Updated: Nov 22, 2020
I can’t remember when I learned that our
language was dying. I can’t remember who
told me that there were two options: learn the
language, or fail my ancestors. Maybe I can’t
remember because I was born with that feeling.
Why? Why do we need to learn our languages?
Why is it so important?
I don’t think I ever bothered asking myself;
even now, it feels wrong even questioning
myself, let alone writing it down. But I think it is
an important question, nonetheless. At the
heart of the matter, I think the motivation to learn
one’s language should come from within, the
motivation to learn one’s language should be for
yourself, your nation, your ancestors.
Learning your language shouldn’t be so you
can better perform Indigeneity for White
people, who seem to be in charge of putting the
validation stamp on our existence cards. The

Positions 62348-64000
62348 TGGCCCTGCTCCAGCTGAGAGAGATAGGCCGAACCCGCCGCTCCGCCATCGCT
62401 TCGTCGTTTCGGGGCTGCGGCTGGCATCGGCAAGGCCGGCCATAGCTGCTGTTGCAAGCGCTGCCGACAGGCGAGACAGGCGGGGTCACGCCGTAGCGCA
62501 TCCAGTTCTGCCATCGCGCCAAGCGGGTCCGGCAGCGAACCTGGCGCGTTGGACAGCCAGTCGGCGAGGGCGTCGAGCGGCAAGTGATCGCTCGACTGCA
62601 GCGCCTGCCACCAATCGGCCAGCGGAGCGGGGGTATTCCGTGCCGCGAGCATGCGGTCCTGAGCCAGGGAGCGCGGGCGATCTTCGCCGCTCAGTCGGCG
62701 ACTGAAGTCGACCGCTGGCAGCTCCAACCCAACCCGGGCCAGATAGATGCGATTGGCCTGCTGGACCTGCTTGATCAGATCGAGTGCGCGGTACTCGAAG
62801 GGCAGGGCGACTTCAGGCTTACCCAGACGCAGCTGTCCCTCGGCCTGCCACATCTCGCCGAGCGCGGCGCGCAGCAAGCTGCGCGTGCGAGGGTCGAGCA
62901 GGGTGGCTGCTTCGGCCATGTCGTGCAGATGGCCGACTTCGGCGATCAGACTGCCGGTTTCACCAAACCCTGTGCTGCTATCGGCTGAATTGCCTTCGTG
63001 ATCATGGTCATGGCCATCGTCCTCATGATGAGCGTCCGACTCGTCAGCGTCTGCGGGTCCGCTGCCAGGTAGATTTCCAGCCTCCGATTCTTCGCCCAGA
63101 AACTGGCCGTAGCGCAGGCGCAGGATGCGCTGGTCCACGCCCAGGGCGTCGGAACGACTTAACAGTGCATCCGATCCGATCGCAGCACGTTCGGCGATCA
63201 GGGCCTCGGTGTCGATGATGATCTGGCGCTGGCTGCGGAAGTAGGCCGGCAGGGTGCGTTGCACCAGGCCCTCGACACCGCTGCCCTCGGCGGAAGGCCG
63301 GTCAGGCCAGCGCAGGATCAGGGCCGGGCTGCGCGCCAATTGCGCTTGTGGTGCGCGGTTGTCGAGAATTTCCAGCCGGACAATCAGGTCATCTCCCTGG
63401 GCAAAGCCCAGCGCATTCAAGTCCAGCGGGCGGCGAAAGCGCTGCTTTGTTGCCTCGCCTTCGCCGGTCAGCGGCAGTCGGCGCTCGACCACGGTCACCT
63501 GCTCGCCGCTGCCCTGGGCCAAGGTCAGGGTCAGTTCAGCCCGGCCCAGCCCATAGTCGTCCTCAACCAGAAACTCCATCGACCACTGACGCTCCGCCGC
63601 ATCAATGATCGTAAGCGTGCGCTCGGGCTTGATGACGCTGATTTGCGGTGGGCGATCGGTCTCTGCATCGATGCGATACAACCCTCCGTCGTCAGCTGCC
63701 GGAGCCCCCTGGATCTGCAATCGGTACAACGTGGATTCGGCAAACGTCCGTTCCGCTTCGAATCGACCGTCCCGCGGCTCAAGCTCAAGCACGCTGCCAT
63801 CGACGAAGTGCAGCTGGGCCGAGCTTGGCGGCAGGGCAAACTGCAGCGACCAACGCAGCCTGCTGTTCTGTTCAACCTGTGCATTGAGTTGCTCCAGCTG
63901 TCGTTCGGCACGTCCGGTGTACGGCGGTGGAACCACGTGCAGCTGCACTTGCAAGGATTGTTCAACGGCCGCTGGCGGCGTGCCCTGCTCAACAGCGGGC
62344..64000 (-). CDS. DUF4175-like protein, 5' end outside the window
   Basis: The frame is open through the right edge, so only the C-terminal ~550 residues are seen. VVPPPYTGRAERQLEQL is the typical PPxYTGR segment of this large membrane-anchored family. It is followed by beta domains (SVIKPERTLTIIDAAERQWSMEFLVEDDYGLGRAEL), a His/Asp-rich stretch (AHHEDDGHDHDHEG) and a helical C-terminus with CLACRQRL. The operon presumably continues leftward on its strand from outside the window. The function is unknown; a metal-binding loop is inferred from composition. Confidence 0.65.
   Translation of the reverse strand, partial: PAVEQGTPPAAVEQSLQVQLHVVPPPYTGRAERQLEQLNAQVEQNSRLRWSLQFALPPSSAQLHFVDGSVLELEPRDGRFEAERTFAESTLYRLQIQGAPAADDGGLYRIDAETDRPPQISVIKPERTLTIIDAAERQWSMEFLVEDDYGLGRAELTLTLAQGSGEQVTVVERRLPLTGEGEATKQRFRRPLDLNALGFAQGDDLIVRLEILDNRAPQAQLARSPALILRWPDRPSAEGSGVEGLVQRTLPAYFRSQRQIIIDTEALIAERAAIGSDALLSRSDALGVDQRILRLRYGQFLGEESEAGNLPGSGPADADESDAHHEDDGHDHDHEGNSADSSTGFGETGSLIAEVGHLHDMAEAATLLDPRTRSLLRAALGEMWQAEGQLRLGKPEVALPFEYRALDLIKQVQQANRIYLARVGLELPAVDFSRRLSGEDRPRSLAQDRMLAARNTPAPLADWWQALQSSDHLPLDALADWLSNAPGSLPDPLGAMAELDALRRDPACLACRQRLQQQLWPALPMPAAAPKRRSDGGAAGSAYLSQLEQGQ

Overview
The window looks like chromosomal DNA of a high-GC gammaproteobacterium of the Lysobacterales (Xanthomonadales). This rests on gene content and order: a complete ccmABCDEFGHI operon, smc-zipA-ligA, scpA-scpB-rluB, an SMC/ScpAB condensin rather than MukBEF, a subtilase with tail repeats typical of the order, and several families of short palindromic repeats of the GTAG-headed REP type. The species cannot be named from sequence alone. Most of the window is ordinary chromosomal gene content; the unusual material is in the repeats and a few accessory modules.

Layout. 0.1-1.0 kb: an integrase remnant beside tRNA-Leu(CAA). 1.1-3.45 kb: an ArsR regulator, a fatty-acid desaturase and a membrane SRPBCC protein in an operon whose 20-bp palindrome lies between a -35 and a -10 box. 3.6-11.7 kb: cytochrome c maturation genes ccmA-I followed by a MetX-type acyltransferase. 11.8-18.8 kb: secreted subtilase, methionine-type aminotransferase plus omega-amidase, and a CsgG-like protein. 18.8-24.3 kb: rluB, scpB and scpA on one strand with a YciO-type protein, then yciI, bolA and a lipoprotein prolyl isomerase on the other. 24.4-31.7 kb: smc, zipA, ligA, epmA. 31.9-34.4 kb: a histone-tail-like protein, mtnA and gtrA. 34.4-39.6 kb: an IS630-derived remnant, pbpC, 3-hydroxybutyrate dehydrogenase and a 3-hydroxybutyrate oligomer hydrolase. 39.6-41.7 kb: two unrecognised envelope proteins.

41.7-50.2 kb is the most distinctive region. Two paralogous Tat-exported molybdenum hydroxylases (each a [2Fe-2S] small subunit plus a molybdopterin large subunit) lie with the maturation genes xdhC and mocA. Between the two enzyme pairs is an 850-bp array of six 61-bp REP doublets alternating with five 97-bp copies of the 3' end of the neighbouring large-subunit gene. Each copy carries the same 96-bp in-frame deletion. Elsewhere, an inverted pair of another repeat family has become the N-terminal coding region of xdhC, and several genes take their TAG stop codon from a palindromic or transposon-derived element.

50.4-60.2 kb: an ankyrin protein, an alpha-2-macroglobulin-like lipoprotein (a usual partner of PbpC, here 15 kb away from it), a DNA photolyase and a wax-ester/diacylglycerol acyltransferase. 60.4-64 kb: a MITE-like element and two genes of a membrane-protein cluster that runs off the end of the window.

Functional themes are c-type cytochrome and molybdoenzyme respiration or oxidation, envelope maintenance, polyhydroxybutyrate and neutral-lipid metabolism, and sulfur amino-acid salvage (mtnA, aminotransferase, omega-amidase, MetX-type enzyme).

truth is, a lot of the pressure to learn the language
seems to come from the settlers that directly
benefit from colonialism. Maybe if we learned to
be Native again, they would feel less guilty.
Learning Gitxsanimx is incredibly important to
me. Not so that I can add it to my resume, or a
get a slew of compliments after delivering a prayer
to show how spiritual and traditional I am. Not
so that I can be a better Native. Not so that I can
make myself feel a little better than those “less
authentic” Natives that have also been robbed
of their language -- worse than robbed, cleaned
out. Not so I can impress some girl, Native or
otherwise. If I wanted to do that, I would just buy
her some pow wow earrings.
When I say any word in Gitxsanimx, it feels a
little bit like I’m slapping colonialism in the
face. Or at least squeezing its hand really tight
as I send it on its way like a cousin who I finally
realize isn’t going to pay me back. I don’t take kind-
ly to people, let alone concepts, that overstay their
For me, the first and most important step of the
journey is coming to peace with why I want to
learn the language, why it feels like my duty to do
my very best to learn.